In 1952, when I was 16, my father was stationed in the Air Force in London. I was dating a general’s daughter. I can still remember her kisses. They were luscious and the best experience to that point of my young life. Then one night in early September, just after a new American high school opened, I received a call from the girl’s father, the general.
“Hello, Craig, it’s General Kessinger. I understand you are planning a dance for the high school students at the American Teen Club,”
“Yes, sir.” I said, “I am working on it.” I had never had a call from a general before.
“This coming Saturday night?”
“I don’t suppose you will be allowing Negras to come to that dance, will you?”
There was a long pause at my end.
“Yes, sir,” I finally said. “They are in school too. It would be only fair.”
“It is not our custom to mix the races,” he said, “not socially.”
I told the general something, I think, about how hard it would be to change the announcement. Technically difficult.
My mother must have been listening. She chose that moment to come out into the hallway where I was standing, holding the phone. “Hold your ground,” she said quietly as she walked past, pretending to need something in the kitchen.
“This could cause a whole lot of problems that you do not understand,” said the general on the phone, “and I just don’t believe that this is the right time or place to make a social statement.”
“Maybe,” I hesitated, “we could set a good example ….”
Now the pause was at his end.
“And if you were to hold such a dance my daughter would not be able to come. No, she would not come to a dance like that, not at all.”
My mother walked back from the kitchen: “Hold your ground,” she whispered again.
As it turned out, I won the war but lost the girl. The whole matter eventually went to the commanding general of the Third Air Force who ordered that we be allowed to hold the dance and that everyone should be invited. I remember a young black girl came. Just one. She was dignified and pretty and I was full of admiration for her. In fact, she was stunning. The general’s daughter did not come. I never saw her again and never had another one of those delicious kisses.
Sixteen years later, I was practicing law in Denver when Martin Luther King, Jr., was killed. The city erupted in mass protests, meetings, school resolutions and turmoil. In the spring of 1969, I received a call asking if I would organize a lawsuit attempting to integrate Denver’s schools. Together with an aroused liberal community hundreds of volunteers began a process that prepared the facts and details of Denver’s history of school segregation. That segregation had all been informal and secret, never by rule of law. But there it was, hidden in the records of school admissions and boundaries, teacher assignments, bussing of whites out of black districts; the whole works.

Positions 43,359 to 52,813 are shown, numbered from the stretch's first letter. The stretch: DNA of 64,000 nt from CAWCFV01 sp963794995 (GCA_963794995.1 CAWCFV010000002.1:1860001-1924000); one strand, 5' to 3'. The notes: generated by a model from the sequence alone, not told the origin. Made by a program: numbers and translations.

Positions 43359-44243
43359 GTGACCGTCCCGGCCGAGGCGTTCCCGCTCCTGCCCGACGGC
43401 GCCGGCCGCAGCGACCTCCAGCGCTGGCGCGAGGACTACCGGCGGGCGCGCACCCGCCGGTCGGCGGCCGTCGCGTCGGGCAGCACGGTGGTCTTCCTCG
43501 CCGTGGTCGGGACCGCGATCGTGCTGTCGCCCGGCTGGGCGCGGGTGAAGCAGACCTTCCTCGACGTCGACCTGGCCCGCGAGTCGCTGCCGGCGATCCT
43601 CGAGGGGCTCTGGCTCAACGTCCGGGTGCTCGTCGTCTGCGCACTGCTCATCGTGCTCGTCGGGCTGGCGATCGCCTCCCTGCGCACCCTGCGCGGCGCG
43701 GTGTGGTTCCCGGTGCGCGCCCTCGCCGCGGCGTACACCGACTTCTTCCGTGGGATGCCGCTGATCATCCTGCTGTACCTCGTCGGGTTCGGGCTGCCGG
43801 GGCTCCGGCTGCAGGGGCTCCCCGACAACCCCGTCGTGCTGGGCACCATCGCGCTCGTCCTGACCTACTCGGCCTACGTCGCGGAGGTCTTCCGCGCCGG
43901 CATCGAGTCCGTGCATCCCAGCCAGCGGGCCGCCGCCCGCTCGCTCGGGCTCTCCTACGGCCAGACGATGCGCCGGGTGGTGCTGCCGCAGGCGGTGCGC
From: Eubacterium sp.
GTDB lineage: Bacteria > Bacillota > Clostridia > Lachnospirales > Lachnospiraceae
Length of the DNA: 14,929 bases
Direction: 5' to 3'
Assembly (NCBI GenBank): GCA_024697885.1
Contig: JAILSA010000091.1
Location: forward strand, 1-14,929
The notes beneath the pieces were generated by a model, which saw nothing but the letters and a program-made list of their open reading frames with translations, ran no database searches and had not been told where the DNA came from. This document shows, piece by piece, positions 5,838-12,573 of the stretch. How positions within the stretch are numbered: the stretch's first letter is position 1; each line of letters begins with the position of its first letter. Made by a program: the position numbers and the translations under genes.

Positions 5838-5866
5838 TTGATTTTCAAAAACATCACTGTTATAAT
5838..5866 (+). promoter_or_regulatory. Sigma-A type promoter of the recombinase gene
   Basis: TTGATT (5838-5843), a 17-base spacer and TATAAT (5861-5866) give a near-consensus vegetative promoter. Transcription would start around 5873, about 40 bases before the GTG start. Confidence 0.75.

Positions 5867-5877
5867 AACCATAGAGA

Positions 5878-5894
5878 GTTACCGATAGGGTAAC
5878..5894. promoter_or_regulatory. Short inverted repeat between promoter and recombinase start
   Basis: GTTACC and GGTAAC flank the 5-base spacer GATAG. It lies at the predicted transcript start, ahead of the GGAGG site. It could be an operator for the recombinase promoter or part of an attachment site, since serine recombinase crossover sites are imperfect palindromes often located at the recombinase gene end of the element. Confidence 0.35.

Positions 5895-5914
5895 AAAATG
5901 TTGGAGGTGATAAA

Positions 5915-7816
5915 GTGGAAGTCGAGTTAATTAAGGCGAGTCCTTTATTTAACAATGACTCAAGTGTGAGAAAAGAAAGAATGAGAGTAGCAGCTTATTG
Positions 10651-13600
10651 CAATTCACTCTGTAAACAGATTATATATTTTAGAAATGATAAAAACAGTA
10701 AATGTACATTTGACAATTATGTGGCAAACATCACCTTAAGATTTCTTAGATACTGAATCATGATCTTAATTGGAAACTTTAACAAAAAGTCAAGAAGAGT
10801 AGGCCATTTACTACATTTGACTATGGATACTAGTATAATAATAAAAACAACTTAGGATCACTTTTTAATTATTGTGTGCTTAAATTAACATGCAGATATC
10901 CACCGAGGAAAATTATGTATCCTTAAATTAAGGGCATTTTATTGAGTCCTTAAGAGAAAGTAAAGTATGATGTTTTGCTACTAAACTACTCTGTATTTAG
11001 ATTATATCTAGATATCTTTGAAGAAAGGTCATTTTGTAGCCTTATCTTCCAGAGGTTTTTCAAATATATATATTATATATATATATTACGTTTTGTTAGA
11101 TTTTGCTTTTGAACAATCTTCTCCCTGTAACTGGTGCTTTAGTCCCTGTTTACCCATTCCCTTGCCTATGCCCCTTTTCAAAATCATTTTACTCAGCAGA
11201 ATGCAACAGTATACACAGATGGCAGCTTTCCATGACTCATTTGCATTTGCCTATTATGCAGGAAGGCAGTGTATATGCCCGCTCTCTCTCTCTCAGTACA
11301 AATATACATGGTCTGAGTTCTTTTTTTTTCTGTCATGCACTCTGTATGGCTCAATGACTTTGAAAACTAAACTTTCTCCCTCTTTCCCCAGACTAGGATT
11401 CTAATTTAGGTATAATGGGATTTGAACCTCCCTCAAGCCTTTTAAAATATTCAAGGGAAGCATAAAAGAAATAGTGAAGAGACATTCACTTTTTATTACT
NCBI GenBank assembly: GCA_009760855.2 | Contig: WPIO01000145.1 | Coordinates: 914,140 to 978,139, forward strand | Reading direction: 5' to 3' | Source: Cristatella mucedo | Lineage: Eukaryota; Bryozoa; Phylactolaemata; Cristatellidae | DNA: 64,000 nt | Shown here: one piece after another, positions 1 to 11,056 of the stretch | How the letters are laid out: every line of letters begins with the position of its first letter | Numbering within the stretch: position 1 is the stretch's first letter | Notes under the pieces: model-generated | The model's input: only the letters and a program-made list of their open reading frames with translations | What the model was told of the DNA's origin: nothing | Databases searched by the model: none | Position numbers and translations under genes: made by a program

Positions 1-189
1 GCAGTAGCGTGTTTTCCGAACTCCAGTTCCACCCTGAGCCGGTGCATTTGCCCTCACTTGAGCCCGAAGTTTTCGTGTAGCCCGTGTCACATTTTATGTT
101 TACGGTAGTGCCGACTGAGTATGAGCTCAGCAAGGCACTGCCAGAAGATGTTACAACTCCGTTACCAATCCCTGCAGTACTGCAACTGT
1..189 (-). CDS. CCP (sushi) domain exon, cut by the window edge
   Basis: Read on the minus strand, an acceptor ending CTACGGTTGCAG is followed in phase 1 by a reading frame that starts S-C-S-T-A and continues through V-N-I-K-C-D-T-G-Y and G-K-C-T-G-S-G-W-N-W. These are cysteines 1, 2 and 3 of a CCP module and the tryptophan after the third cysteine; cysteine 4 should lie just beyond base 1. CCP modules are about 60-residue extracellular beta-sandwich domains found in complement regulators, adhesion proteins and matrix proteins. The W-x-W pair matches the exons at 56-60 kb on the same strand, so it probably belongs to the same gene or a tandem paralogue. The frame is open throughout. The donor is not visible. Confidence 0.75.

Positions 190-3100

As the trial opened in the Federal District Court in the winter of 1970, twenty-seven of our school buses were blown up. Dynamited. Boom, boom, boom.
Then one night our plaintiff’s house was blown up. Boom. Cars began to drive around my house, slowly, headlights off. Inside our house we were pretty nervous.
For nine years thereafter I was awakened with phone calls in the middle of the darkest hours. It was always more or less the same message: “Get up! Send your pretty little blond daughter to school with some niggers!” Click.
That year, later in the fall after the trial, I was the nominee for Congress of the Democratic Party in Denver. Two weeks before the vote, I had a fifteen-point lead in the polls. Then my opponent started running full-page ads in the papers charging me as the person responsible for Denver’s massed, forced, cross-town bussing . My 15-point lead evaporated overnight. In November, I was defeated.
Thirty-eight years later, I sat in the stadium at Invesco Field in Denver when 84,000 Democrats shouted and stamped their feet, screamed and yelled, sang and exalted when Barack Obama accepted the nomination of his party for the presidency of the United States of America. The same town that blew up the 27 school busses was holding a celebration that rocked the night. Fireworks and dancing, bombs bursting in air.
Last Wednesday, I went to the Fair Grounds of Santa Fe to vote. When I sat in that small booth and my pen came to the circle beside the name Barack Obama, an indescribable lump rose in my throat. With great care, I filled in the circle, over and over, and over, and over. Oh, my God, I thought, we have done it.
I went on, then, marking the circles in my ballot as if everything was normal. No shouting and exaltation rang out in the polling area. The election of a black man was now going to be a matter of course, of routine, of life in America.
For all of us in this country, this, or a variation of this, is our story. For me, this story began in 1952, when one high school identified and wrestled with the shadow of racism. In 1969, one city excavated, dug, wept and boiled over with the coming to light of the shadow. This year, a whole nation has not only identified, surfaced and called it by name, but has embraced its shadow, exalted over it, and the land of the free is more free than ever before.